New Picture Books
Plus–Easy Art Projects for Kids
By Connie Goldin, LMFT
Here are two beautiful and different books that were published this year, 2017.
In the Middle of Fall
In the Middle of Fall by Kevin Henkes (Author), Laura Dronzek (Illustrator) was published in September, just in time for fall–at least in many parts of the country. San Diego doesn’t have a “true fall” like the one picture in this beautiful book for young children. However, if we go to the mountains, it is possible to see the leaves changing color, and see squirrels that live in trees, as opposed to our local ground squirrels, which live in tunnels under the earth.
“In the middle of fall, the sky is nearly gray, the leaves have already turned, and all it takes is one gust of wind to turn the world yellow and red and orange.”
Read this book with young children for the lovely text, and admire the bold colors and simplicity of the drawings.
Easy Tempera Stick Drawings for Kids
By using Kwik Stix, the children can draw a thick black outline of a leaf, apple, or pumpkin and fill it in with bright yellow, red, and orange for their own illustrations. They could also use markers or gel crayons. Have fun expanding the reading experience of In the Middle of Fall by adding this simple art project that will look great on the refrigerator, and bring fall into your home, no matter where you live!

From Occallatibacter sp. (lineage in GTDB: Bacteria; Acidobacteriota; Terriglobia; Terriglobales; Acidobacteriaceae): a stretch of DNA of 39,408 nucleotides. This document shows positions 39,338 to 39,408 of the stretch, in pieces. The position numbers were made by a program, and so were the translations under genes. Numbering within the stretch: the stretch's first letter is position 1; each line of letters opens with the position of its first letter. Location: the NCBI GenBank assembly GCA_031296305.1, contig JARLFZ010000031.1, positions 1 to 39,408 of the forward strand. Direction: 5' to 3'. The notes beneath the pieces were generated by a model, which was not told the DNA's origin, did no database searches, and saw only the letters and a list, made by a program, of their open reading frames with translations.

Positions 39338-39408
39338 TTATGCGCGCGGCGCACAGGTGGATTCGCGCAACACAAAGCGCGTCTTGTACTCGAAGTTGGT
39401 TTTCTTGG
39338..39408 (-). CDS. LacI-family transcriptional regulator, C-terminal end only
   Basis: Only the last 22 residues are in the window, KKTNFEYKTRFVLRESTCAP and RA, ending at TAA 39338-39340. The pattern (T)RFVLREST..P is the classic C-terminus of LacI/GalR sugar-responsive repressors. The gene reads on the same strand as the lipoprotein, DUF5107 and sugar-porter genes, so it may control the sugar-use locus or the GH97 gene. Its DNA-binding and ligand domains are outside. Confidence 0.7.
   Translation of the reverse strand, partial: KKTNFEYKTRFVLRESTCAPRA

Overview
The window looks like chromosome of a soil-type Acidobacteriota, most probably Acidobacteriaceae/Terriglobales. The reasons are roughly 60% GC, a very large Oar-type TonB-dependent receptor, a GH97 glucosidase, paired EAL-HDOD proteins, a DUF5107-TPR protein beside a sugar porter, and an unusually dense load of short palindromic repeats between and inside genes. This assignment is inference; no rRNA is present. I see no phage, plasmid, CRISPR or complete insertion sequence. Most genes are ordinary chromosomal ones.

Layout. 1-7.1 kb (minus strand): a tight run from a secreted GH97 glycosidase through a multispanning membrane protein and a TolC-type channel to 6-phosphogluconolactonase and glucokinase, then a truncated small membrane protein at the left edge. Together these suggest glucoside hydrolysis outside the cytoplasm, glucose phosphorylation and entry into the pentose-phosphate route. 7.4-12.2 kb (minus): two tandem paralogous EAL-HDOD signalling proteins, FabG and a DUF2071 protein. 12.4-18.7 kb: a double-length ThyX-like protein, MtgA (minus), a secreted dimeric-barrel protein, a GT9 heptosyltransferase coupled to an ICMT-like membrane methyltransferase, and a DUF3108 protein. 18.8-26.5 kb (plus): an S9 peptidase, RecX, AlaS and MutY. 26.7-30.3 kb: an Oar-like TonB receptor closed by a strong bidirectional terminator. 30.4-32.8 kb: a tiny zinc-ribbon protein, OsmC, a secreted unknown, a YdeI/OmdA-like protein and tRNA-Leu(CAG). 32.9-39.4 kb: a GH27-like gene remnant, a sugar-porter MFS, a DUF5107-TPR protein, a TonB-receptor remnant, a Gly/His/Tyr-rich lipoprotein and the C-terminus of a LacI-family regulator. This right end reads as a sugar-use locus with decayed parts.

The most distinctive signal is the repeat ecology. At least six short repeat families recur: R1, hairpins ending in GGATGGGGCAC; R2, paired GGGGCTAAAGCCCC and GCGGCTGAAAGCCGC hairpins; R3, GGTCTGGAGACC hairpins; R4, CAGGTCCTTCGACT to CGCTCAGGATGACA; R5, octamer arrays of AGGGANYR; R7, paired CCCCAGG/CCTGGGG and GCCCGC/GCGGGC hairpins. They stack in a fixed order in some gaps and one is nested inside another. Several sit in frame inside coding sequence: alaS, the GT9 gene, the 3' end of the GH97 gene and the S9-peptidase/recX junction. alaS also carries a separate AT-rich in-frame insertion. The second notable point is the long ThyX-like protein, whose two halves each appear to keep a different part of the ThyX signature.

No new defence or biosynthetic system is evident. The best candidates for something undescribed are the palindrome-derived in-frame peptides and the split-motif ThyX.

Miguel and the Grand Harmony
Miguel and the Grand Harmony by Author, Matt de la Peña, lives in San Diego and received an MFA from San Diego State University. As a San Diegan, I wonder if Horton Plaza was an inspiration for the background of this vibrantly illustrated book. It sure looks familiar to me! Enjoy this charming story with your family members.
Explore Art Using Sharpies and Watercolor Crayons
Enjoy using brilliant colors and creating happy shapes, like illustrator, Ana Ramírez, uses in the book. Start with watercolor paper cut in half or fourths, depending on original size of paper. Use a Sharpie pen to make an outline of something simple–a flower, circle, or heart. If the outline is small, make a bigger one around it. If it is big, make a smaller one inside it. The idea is to have concentric–one within another–objects. Now use watercolor crayons or water soluble pastels to color the object or entire paper. Last step is to moisten finger tip with water and go over entire painting to turn the crayon into watercolor paint. It’s fun, easy, and quick! The paper curls for a bit, then dries flat.